Bummer though if it keeps falling/slipping forward all the time though...
>>
>>1354737
>>1354743
>Any recommendation?
Don't get a singlestrap bag unless you ride fully upright. Just get a rack and a bag that's easy to take on and off. Most basic/cheapest option is just to put a bag in a milk crate. There's also panniers that convert into something you can wear.
>ease of access while riding
Get a toptube or randonneur bag.

>>1354741
Did you buy it new? Bring it back and have the shop fix it. Otherwise, you probably just need to let the high limit screw out, just a little, maybe a quarter turn. You also might have to turn out the inline adjuster for your front mech to add a little tension to the cable.
>>
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>>1354744

>Just get a rack and a bag that's easy to take on and off.
>There's also panniers that convert into something you can wear.

You do realize these are both nerdy and embarrassing options, right? I'd prefer to keep my bike looking at least somewhat presentable, not dorky (pic related).
>>
>>1354748
It's got a sus fork and seatpost, which is pretty dorky. However, the only truly dorky look is being slow. You aren't slow, are you, anon?
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>>1354765

You sound like a cat6 desu. Have fun with that :)
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>>1354765
>However, the only truly dorky look is being slow. You aren't slow, are you, anon?


>>>/sp/
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>>1354744
I bought it new. Just checked it again. Front derailleur does not move at all. The wire that connects to it moves maybe by couple millimeters too.
Also chain rubs against it when I'm using the smallest cog on back.
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>>1354791
If you have a 5mm allen wrench, you could probably fix it yourself. Shift down all the way, open the clamp that holds the cable with the allen wrench, pull the cable through, then tighten the clamp again.
Chain rubbing on FD when crosschaining is normal.
>>
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> endanger your life for the cycling industry
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>>1354804
I don't really want to do much myself, too scared to damage 1000+ bike, but thank you for suggestion!
The funny thing is, I still managed to change the gear once or twice yesterday, now it doesn't change at all.
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>>1354748
sweating through the back of your shirt is pretty dorky.
as a former messenger with said bag, the advantage is being able to access it without taking it off so you hand off your envelope, whip out your clipboard, get your sig, put it back and re-sling the bag all while your feet are in motion.
it makes your back hot and sweaty on the bike but you're hot and sweaty for your job anyway.
now that I'm not a messenger, I keep my EDC and whatever I'm carrying on my bike, not on my back.
tl;dr I've done a lot of both but carrying on the bike is better if you're not hustling what you carry for money.
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>>1354815
the place you bought it from probably wants you to bring it in for a tune-up after a few weeks of riding anyways, they should fix it for free
>>
Quick reminder belt-drive is the superior transmission system.
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>>1354690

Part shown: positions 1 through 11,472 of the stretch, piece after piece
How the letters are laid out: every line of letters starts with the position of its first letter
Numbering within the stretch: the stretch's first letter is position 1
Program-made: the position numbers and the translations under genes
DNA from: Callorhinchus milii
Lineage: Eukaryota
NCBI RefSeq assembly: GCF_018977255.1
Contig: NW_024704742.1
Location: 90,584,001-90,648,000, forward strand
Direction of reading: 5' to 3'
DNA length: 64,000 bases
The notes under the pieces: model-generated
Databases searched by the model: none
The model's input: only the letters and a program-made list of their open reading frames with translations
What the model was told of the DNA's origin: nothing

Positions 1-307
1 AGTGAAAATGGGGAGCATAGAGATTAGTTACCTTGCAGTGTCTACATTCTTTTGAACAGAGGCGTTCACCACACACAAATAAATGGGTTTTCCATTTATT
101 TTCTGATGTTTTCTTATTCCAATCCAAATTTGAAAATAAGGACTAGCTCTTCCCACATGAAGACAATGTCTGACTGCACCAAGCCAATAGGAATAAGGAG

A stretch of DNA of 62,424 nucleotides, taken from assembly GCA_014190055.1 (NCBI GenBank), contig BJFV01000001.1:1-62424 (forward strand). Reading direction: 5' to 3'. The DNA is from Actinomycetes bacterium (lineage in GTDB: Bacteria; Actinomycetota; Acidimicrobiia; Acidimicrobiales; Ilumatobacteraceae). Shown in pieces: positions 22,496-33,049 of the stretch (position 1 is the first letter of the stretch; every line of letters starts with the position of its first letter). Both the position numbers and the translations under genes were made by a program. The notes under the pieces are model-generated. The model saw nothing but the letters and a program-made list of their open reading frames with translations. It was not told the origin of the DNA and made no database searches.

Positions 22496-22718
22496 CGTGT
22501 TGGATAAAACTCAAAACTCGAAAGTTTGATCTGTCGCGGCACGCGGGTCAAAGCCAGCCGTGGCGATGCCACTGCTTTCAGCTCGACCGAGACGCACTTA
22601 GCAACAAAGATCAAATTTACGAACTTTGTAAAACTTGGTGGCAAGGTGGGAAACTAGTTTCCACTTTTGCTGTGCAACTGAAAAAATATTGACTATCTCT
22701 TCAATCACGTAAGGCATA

I imagine all the problems that chains exhibit (slipping, getting caught, falling off the sprockets) are practically eliminated like this. Yes the abovementioned issues can be prevented by better riding & maintenance, but I think even newbie riders don't have to worry about that with chainless systems.

I also imagine it's tougher against strain & stress but, as >>1354498 mentions, there are durability concerns. Then again, if the gears last at least a year then they're already a better investment because the amount of hardware and labor required to replace them should be much less.
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>>1354813
>living in fear of cagies & their cages
>implying I do it for the industry
I get it, you don't wanna die, but you're not gonna make any advancements toward better cycling conditions if you just shirk away from your right to road.
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>>1354870
>I get it, you don't wanna die, but you're not gonna make any advancements toward better cycling conditions if you just shirk away from your right to road.

Hmm yeah sometime else can do that..I discourage people from riding in the road in dangerous places. It costs lives and people pushing "cyclists rights!" on naive new riders without emphasizing the danger are culpable, including this comic artist
>>
>promise myself I'll buy myself a new bike if I improve my average speed by 1 mph
>improve personal record by .4, .1, and .7 mph in 3 straight rides
>jew myself out of new bike because it was too easy and $2k would stretch the budget pretty hard anyway

Is this what they mean by "buying speed"?
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>>1354837
k
>>
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>>1354266
Has anyone used one of these Velo Orange "quill-style" threadless stems? What are they like?
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Where can I get a bike that has handlebars as high as in the picture? Is there a specific term for this kind of bike?

(Pic is from https://youtu.be/eucwzfOGYa4?t=629 )
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>>1354333
soak it in evaporust, then wipe with a soft rag. this neutralizes oxidation without harming painted finishes.
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>>1354935
>Is there a specific term for this kind of bike?
Vagina Repellent?
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>>1354666
that bike is junk
steer clear of anything with a front brake, gyro, or one piece cranks
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>>1354666